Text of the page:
By Jim Hindle, Apr 12 2021 12:24PM
After all these months, when at times it almost seemed waiting was never enough, the restrictions have finally eased. We stumble into gardens, drink beer or wine or otherwise and many of us will choose to count our lucky stars. We’ve come through a terrible time. We don’t need reminders of what we have been through, the people we’ve lost, the bewildering attrition on our patience and reserves of fortitude. During the winter’s high tide of cases we knew that for many – the nurses and doctors, the patients themselves, it must have been like a kind of white heat while all the rest of us could do was wait, like so many army families in times of war.
We tumble our way onto greens, blinking and buoyant or simply taking it in; the seeming unlikeliness of it; the actual Spring, the tangible immanence of life restored to something much closer to normal. Finding our feet on the way out of this may be like limbering up after a long convalescence. After all, how do we expect to stride full tilt into a return to old ways after so much solitude, so many hours whiled away or spent in steady enterprise? It may take time: we should be patient with ourselves.
In the meantime, is it too much, too soon, to wonder just how we go forward, to think on the things we have learned, how we choose to calibrate our lives; tempered or battered or mauled as we may be but still enduring or champing at horizons so newly redeemed? And will we remember those little points of newly discovered significance upon our daily walks, urban or rural as they may be? Will those young shoots, the weeds in the pavements, the actual woods help inform us as we step into our renewed freedoms, as we cast off the shackles of life lived indoors for so long?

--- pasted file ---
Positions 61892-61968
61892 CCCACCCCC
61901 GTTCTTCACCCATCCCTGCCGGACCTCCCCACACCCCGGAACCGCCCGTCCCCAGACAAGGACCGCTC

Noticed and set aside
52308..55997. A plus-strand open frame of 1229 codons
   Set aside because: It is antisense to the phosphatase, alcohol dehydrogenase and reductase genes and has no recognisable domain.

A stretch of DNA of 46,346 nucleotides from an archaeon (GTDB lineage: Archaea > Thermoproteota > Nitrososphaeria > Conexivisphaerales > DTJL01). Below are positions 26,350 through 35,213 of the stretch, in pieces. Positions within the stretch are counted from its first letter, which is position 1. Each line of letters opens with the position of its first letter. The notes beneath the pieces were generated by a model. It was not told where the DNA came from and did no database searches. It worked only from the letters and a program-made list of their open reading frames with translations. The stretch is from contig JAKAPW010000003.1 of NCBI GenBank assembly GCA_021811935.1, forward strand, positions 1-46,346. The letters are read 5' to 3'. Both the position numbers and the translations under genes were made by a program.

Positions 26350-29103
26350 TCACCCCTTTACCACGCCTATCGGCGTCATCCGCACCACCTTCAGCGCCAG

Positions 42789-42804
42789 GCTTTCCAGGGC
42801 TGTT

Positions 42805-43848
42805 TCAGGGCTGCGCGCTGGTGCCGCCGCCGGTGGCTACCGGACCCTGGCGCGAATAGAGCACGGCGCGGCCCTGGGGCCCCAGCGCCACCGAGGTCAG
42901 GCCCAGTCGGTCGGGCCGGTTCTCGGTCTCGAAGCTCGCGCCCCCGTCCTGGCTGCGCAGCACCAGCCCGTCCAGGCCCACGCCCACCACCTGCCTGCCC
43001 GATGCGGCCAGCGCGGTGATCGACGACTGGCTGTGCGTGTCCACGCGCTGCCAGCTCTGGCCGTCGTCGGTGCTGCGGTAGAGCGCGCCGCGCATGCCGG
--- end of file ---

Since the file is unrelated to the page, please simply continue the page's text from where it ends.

If we can retain a little poise, we may be able to integrate our reflections of these last twelve months as life cranks up another gear or two. We may be able to remember old and new acquaintances, fresh resolutions, priorities granted by the bedrock of life that sustains us, the knowledge in uncertain times when old securities are stripped away: the land herself still underpins the basics of our lives. Without her we are almost literally at sea; her fate is ours just as sure as the dawn.
It’s far from an untimely reminder. As we emerge from one crisis, we are called to engage once again with that much greater emergency – the future of the biosphere itself. The greatest dangers here barely need stating; they are to be found first and foremost in ourselves. We can wilfully ignore it all, perhaps because it seems so large and so intractable a problem, perhaps because we like to think that someone somewhere has it in hand and we need not exercise our own agency. Or perhaps we feel so overwhelmed, so caught-in-the-headlights we don’t know which way we should turn, or we feel it is hopeless or we despair at humanity at large in our apparent heedlessness. Or we stare at it all like a mountain we haven’t yet climbed and wonder if it’s still within our gift.